By Ellen Davidson
The six-member Veterans Peace Team delegation to Palestine hit the ground with, as Mike Hastie put it, “our track shoes on.”
We had come to Palestine to participate in the struggle against the U.S.-backed Israeli occupation. Five of the six are U.S. military veterans who feel a special obligation to stand in solidarity with the Palestinian people, given the massive military and economic aid our government provides to Israel. Besides meeting with ex-fighters from Israel and Palestine who are working for peace and justice, the delegation, comprising three men and three women, plans to join in direct action such as the weekly demonstrations in many villages against construction of the “apartheid wall,” which frequently cuts residents off from their agricultural lands.
After a morning getting cell phones working, picking up the banners and Veterans For Peace flags and t-shirts we had mailed from home (in case Israeli immigration inspected our luggage), and walking around the Old City of Jerusalem, we ventured out to catch the 21 bus to Bethlehem. We were carrying gifts our Palestinian friend Taha in New York had asked us to take to his family in the village of Al Walaja.
En route, we were called by a friend of Taha who promised to meet us at the bus. As if a group of six confused and jetlagged Americans weren’t enough to identify us, I told him he could spot us by the giant flowered purple suitcase Taha had packed the presents in—much to the embarrassment of Tarak Kauff, who had to roll what he called a “girly” bag through the New York and Tel Aviv airports.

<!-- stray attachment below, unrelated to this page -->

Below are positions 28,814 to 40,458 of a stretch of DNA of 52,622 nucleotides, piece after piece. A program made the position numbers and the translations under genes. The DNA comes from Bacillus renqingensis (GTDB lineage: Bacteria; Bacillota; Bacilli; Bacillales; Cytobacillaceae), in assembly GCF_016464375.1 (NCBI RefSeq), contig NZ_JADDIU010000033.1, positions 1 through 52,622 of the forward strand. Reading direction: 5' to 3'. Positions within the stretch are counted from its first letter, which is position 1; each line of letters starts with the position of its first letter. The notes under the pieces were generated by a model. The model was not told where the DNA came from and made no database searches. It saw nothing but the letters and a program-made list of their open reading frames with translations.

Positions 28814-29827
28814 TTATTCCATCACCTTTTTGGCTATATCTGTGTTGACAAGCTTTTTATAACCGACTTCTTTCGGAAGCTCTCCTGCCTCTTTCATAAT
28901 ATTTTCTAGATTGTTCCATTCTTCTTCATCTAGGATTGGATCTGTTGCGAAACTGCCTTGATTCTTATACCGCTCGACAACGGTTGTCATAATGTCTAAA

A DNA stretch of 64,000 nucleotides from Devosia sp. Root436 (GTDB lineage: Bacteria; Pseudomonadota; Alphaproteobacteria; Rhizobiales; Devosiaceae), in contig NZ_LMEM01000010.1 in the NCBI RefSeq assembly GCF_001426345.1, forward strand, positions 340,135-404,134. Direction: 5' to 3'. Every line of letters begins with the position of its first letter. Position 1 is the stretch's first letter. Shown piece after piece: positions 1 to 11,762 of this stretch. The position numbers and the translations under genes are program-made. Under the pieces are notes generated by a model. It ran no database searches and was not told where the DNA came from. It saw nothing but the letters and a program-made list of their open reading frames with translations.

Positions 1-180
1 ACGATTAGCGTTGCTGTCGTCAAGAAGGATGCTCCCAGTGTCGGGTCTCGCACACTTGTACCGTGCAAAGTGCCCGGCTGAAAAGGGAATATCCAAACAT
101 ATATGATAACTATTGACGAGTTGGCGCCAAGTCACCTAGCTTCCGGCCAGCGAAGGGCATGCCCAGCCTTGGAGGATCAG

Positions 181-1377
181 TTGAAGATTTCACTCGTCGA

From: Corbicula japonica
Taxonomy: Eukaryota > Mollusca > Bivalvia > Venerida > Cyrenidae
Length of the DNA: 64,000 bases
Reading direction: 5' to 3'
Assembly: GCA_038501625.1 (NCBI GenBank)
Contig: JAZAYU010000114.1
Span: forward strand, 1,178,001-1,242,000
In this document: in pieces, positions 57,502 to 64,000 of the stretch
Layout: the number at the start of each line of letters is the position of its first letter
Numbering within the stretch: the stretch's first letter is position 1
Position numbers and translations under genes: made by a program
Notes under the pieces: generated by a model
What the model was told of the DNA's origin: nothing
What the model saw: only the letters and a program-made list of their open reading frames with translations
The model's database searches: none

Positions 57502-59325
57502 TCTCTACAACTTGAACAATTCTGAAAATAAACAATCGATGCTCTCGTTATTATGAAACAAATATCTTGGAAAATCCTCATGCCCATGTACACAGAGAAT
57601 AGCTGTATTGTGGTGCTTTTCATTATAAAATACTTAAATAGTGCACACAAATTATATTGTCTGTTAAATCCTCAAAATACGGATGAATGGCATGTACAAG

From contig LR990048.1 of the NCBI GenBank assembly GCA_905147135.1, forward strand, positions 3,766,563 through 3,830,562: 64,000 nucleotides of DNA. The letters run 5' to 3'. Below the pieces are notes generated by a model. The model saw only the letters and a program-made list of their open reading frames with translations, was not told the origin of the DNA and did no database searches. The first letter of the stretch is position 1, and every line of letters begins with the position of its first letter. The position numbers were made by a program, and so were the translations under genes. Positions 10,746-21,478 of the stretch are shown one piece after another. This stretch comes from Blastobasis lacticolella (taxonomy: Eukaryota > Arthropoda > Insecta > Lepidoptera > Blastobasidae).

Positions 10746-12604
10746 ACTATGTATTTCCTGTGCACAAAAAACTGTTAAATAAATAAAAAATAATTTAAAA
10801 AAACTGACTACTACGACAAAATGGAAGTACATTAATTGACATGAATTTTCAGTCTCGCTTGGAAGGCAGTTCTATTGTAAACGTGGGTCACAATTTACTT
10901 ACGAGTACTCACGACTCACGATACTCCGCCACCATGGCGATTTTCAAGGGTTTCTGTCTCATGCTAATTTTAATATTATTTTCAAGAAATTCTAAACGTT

When we stepped off the bus, we were immediately surrounded by taxi drivers offering to take us to the Church of the Nativity, the main visitor attraction in Bethlehem. Due to Israeli checkpoints and the ubiquitous 26-foot concrete “separation barrier” that snakes through and around Bethlehem and nearby Jerusalem, the tourist trade isn’t all it could be. I called our contact and tried to explain exactly where we were by reading the names on nearby buildings. One cabby cheerfully interrupted, asking if my friend spoke “Araby,” and then took the phone from me, explaining our location in great detail.
After a wild cab ride through narrow winding streets down into a steep valley, we arrived at Taha’s family home. This is when you really know you are in Palestine. The warm hospitality is unmistakable—first we were served coffee in an upstairs room. We presented the gifts and Taha was contacted on Skype to join the revelry and watch his nephew try on his new bicycle helmet. More and more adults and children crowded into the room to greet us and be part of the festivities.